Dublin for New Year? There was a time when such a phrase would not, perhaps, trip so lightly off the tongue: the Christmas build-up collapsing into a frenzy of holiday sales, boozing – and, frankly, not much else.
The Irish capital, though, has learned a thing or two in the course of the last few years. To be sure, the stag and hen parties which blighted the city’s reputation haven’t gone away – but happily, you’re not likely to see them over the New Year period.
And in addition, Dublin has learned to harness the sociability which is at the heart of the city’s character – and put it to the best and most convivial of uses.
The result is impressive and attractive: an Irish Hogmanay-on-Liffey, taking place at venues across Dublin’s compact and eminently walkable city centre.
Cue New Year Festival Dublin, which runs from December 30 to January 1. The festival, centred on Dame Street in the south city centre, has been in existence now for five years, developing and expanding in colour and confidence with each edition.
Best of all, it’s recognisably and emphatically Irish in tone, showcasing local music, arts and – just in case you haven’t eaten enough over Christmas – a Food Village (from noon daily).
19 Bells Ring In The New Year
One high point for me comes with sunset and the beginning of the free Luminosity show (from 5pm daily), in which aspects of Irish culture, history and modern life play in 3D animation across the facades of some of Dublin’s most historic buildings. Top tip here: make your way to College Green and watch the light show on the great West Front of Trinity College.
New Year’s Eve itself sees the Procession of Light (from 4pm). This impressive event drew over 10,000 spectators in 2014: the glimmering, lantern-roofed parade makes for an enchanting spectacle as it wends its way from St Stephen’s Green up to Dublin Castle. It’s the perfect antidote to shopping frenzy – and is especially good for children.
Later in the evening, the approach to 2016 begins with the Countdown Concert and the Temple Bar Concert. Or you can go along for free to Christ Church Cathedral. Dubliners have for generation gathered here at midnight for the splendid ringing of the cathedral’s carillon of 19 bells: a traditional and beautifully atmospheric way to see in the New Year. When in Dublin …
These few days also provide an excellent opportunity to explore Dublin at the grassroots. Ireland, like Britain, offers free entry to its principal museums: other sights, however, change admission – and the New Year Festival’s Love Dublin strand offers a range of discounts on some of the newest and best; see the website for specific information.
History At Its Most Human
One of my favourite of these attractions is the Little Museum of Dublin, a gem of a place housed in a beautiful Georgian townhouse on the north side of St Stephen’s Green, and filled with material and items – donated by the public, for the most part – which tell a vivid story of 20th century Dublin.
This is history at its most captivating and human. Hatch & Sons is the museum’s handsome basement cafe: sample an excellent coffee and a blaa, a soft white roll from County Waterford filled with – well, with your heart’s desire. Round off your exploration of this corner of the city with a visit to Ely, one of the best places in town for wine, beer and smart food.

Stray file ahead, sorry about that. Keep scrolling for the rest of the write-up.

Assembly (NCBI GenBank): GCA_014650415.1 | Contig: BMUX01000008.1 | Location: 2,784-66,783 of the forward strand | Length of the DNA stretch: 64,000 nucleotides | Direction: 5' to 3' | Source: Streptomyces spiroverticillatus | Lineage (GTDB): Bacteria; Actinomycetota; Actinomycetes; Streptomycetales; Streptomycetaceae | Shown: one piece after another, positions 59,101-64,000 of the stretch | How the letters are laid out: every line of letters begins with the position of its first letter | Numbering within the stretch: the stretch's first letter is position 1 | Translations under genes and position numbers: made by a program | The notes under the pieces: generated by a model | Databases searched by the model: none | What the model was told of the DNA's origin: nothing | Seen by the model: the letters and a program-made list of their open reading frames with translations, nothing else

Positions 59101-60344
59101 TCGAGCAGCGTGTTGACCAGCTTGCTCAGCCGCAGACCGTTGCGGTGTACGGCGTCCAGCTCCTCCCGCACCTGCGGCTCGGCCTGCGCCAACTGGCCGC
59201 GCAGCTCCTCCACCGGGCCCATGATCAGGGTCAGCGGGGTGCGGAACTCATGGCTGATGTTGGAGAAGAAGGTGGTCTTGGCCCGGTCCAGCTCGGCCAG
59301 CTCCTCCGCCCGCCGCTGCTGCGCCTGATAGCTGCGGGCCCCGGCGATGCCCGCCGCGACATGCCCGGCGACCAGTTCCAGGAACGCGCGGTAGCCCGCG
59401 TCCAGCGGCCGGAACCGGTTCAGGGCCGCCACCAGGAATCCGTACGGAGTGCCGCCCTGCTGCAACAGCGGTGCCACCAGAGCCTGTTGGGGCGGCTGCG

Teeling’s is another festival partner – and a brand-new kid on the block. While the superb Guinness Storehouse remains Ireland’s most popular visitor attraction, Teeling’s – as the first new whiskey distillery to open in Ireland in over a century – merits New Year attention. Even if you’re not a whiskey fan, it’s an absorbing tour and you’ll emerge determined never to drink a drop of Scotch again.
While at one time many businesses closed for the post-Christmas fall-off-the-cliff, New Year Dublin is now very much open.
A mere step from Festival Ground Zero on Dame Street, you’ll find Avoca, home of quality Irish-made knitware, blankets and other gorgeous goods; and Cocoa Atelier, for my money the best of a new, delicious wave of confectioners which have popped up like chocolate mushrooms in recent years; the dark salted caramel is to die for.
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Dublin’s diminutive size comes into its own at such moments: after a spot of New Year’s Eve grazing and shopping, slip around the corner to the wine cellar at Fallon and Byrne, and forego the tyranny of New Year set menus for a choice of 600 wines accompanied by cheese, smoked fish or charcuterie boards.
Or try Peruke and Periwig for equally flexible eating and drinking in quaintly rickety surroundings. From here, the ringing bells of Christ Church are a mere stroll away: not a bad means of waving goodbye to 2015.
If you need the cobwebs blown away the following morning, jump on the DART train for the 30-minute ride to the seaside and walk the great granite walls of Dun Laoghaire pier.
Alternatively, explore the great expanses of the Phoenix Park, one of the largest in Europe: here, you can shadow the park’s own herds of red deer, visit Dublin Zoo – and make some New Year resolutions you’re simply bound to keep.
Visit your local Flight Centre store or call 131 600 for more advice and the latest deals on travelling to Dublin.
This article was written by Neil Hegarty from The Daily Telegraph and was legally licensed through the NewsCred publisher network.